Cargo Recognition is Impaired in HD

Autophagy increases but is impaired, leading to an increase of the HD protein in the cytosol.

One of the major pathologies in Huntington's Disease is the accumulation of the toxic huntingtin protein in both the cytosol and the nucleus of the affected neurons where it causes damage leading to cellular dysfunction and cell death.

There are two methods by which cells degrade and recycle proteins. One is through the Ubiquitin Proteosome System (UPS) in which proteins which are not needed or which have misfolded are tagged for degradation by a small protein called ubiquitin. The unwanted protein is then moved into the proteosome, a barrel like protein complex, which breaks it down into amino acids that can then be recycled. The normal huntingtin protein is degraded in the cytosol through the UPS.

However, in Huntington's Disease, the UPS is unable to handle the HD protein properly. There's an alternate system of protein degradation called (macro)autophagy which literally translates as 'self eating.' In this very old cellular house cleaning process (it's found in organisms from yeast to mammals), damaged parts of the cell, pathogens, and large proteins are surrounded by autophagosomes. The autophagosomes deliver their cargo to the lysosomes by fusing with them. The lysosomes then consume the material. The mutant huntingtin protein is removed from the cytosol through autophagy. This process is unavailable in the nucleus of the cell which depends on the UPS.. One suggested strategy for treatment is to enhance autophagy to at least deal with the problems caused in the cytosol. And indeed, studies have shown an increase in autophagy occurs in response to the mutant protein.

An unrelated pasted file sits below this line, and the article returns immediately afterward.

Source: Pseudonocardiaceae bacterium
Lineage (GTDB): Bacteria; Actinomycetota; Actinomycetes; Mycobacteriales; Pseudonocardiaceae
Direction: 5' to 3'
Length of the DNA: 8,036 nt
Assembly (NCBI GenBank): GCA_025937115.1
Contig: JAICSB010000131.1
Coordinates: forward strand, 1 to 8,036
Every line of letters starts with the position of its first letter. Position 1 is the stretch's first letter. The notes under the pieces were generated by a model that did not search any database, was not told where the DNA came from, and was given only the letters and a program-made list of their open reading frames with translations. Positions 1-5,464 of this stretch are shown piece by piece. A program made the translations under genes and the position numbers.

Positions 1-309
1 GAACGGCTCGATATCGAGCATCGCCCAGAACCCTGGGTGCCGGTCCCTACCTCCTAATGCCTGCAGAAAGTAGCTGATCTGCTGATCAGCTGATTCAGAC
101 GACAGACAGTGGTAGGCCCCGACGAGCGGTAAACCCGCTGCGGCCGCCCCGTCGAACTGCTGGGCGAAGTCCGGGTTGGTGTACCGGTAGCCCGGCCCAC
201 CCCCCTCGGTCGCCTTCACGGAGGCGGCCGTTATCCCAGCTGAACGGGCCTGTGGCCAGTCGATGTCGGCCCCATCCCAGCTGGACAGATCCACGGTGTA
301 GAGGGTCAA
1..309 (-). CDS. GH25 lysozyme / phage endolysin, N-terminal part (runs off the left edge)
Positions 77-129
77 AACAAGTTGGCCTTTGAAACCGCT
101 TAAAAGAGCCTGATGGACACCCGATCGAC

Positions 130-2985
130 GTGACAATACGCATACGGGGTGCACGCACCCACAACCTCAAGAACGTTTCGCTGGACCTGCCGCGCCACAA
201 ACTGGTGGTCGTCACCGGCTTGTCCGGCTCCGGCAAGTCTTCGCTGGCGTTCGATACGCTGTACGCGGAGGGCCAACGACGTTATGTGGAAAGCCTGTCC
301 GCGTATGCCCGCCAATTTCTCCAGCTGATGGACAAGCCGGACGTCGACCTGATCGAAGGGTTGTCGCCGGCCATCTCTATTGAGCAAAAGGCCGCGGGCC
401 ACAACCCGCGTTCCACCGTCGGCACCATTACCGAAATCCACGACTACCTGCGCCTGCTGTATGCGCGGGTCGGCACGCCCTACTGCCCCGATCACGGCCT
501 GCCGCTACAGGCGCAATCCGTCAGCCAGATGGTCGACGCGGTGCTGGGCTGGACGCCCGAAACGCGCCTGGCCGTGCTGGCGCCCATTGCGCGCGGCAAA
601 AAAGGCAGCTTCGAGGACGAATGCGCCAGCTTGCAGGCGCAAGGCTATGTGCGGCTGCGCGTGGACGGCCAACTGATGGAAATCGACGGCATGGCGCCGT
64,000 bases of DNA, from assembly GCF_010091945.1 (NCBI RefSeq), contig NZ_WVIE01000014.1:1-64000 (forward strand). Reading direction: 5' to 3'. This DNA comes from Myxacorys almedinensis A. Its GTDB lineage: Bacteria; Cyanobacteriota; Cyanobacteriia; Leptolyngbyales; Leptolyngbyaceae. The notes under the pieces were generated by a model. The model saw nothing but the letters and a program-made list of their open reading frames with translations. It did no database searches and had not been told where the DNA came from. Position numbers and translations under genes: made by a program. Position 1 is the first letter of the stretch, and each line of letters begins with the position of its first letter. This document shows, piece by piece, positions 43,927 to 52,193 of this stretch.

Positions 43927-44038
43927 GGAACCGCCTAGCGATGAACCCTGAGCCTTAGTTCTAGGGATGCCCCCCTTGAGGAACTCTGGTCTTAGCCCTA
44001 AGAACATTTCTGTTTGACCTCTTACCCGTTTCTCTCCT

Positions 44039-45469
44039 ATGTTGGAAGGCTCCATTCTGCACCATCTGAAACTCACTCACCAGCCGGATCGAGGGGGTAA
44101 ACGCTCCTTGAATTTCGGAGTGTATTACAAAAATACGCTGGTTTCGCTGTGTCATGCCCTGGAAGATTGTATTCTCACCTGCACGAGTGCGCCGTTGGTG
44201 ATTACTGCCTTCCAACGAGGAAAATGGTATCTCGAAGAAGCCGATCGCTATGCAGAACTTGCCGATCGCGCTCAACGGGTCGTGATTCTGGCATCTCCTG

So why is the HD protein accumulating in the cytosol?

Researchers at Albert Einstein Medical College in New York City have carefully examined the autophagy process in various cell models derived from two HD mouse models and HD patients. As did other researchers, they found an increase in autophagosomes in tissue from HD patients. They also found that the autophagosomes form normally and fuse normally with the lysosomes. In a seeming paradox, however, they found a reduction in proteolysis (the breakdown of proteins) in both the striatal and non-neuronal HD cells that they examined.

"Studies have shown that Huntington's disease occurs in part because the mutated huntingtin protein accumulates within cells and is toxic to them," said Ana Maria Cuervo, M.D., Ph.D., professor of developmental and molecular biology, of anatomy and structural biology, and of medicine at Einstein and senior author of the Nature Neuroscience study. "In our investigation of how the accumulating huntingtin protein affects the functioning of cells, we found that it interferes with the cells' ability to digest and recycle their contents."

Dr. Cuervo and her team discovered that the defective huntingtin proteins stick to the inner layer of autophagosomes, preventing them from gathering garbage. As a result, the autophagosomes arrive empty at the lysosomes. They found an enhanced binding of the HD protein with P62 at the autophagic membranes. Since P62 appears to be necessary for the autophagosomes to recognize cellular garage, this could explain the problem.